The Three Revolutions: What Were They Fighting For?

998 Words4 Pages
The American, French, and Latin Revolutions have one common denominator, freedom. This freedom to express independent values and rules led to the movement for self-rule politically, economically, and socially. Within this paper, it will be shown who, what, where, why and how the three revolutions evolved, and how they effected the world. The American Revolution lasted from 1775-1783 and slated thirteen British colonies in North America against Great Britain. The empire experienced economic difficulties after the Seven Years’ War, which involved conflicts with both the French and Indians. The empire ensured themselves control of international markets with the colonies benefiting financially (Bentley, et al., 2008).…show more content…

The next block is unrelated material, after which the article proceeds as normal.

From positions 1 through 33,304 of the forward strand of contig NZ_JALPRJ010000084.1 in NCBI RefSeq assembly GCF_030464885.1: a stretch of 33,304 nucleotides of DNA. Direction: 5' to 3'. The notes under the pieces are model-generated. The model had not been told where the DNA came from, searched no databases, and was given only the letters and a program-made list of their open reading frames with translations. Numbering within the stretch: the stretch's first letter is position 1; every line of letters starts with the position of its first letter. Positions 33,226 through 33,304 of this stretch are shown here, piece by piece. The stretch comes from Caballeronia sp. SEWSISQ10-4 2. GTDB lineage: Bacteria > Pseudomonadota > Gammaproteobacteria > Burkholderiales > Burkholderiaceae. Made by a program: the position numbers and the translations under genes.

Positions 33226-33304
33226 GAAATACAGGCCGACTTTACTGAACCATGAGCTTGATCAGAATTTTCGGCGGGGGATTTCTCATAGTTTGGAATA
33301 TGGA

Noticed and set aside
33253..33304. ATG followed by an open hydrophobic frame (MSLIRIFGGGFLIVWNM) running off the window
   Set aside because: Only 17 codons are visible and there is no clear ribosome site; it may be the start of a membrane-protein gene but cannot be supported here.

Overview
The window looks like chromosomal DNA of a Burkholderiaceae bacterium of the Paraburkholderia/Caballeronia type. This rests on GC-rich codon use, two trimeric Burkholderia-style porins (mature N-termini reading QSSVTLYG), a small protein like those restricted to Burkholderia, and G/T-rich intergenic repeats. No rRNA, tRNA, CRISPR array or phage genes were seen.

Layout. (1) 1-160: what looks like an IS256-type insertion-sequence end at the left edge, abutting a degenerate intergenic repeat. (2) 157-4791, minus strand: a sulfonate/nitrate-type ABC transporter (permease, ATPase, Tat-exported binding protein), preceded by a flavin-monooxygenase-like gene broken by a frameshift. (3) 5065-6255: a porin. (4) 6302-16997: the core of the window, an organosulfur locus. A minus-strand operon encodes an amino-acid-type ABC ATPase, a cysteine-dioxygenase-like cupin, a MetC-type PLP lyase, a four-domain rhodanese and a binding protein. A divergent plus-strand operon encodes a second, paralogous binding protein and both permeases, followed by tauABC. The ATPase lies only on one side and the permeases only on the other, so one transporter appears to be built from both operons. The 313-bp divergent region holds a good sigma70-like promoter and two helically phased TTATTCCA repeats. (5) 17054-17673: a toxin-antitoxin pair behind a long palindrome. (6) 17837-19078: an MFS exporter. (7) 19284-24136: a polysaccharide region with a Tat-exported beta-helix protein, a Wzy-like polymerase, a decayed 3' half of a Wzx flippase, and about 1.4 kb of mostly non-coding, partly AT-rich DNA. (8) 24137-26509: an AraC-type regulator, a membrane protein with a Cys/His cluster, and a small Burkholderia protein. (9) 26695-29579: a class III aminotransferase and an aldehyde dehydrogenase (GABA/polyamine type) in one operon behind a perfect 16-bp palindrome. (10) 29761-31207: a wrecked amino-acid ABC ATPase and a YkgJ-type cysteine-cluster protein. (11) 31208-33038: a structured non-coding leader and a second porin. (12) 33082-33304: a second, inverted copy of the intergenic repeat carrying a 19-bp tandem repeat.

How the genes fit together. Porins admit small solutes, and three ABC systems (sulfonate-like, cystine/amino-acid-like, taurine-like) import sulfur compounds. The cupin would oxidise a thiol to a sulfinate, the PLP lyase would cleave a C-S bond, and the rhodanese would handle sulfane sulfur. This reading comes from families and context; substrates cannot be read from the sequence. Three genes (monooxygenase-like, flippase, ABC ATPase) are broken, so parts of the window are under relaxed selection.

Upon their return to Saint-Domingue, it was time for their independence. In 1789, the white colonists wished to govern themselves, to be free from France but did not include the black people (Bentley, et al., 2008). In 1791, thousands of slaves rebelled and soon they were turning on each other. French soldiers tried to restore order, with Spanish and British soldiers joining in however, the slaves prevailed. In 1797, Louverture had put together an army and was in charge of most of Saint-Domingue. In 1801, he released a constitution, which awarded equality and citizenship to people living in Saint-Domingue, but he did not seek independence from France so not to anger Napoleon. Napoleon was angered and sent troops to re-establish French control, but the military was beaten back, and in 1804, Haiti was established (Bentley, et al., 2008). From 1810-1825, the Creoles gained independence from all Spanish colonies except for Cuba and Puerto Rico. Mexico gained its independence in September of 1810, and in 1825, the Central American Federation was formed. In 1838, the Federation split, forming the sovereign states of Guatemala, El Salvador, Honduras, Nicaragua, and Costa Rica. Simon Bolivar was in charge of the revolutions in South America. By 1825, Creole armies had overthrown Spanish rulers all through South America. Bolivar tried to merge South American countries into colonies like the United States but he was unable to do so (Bentley,
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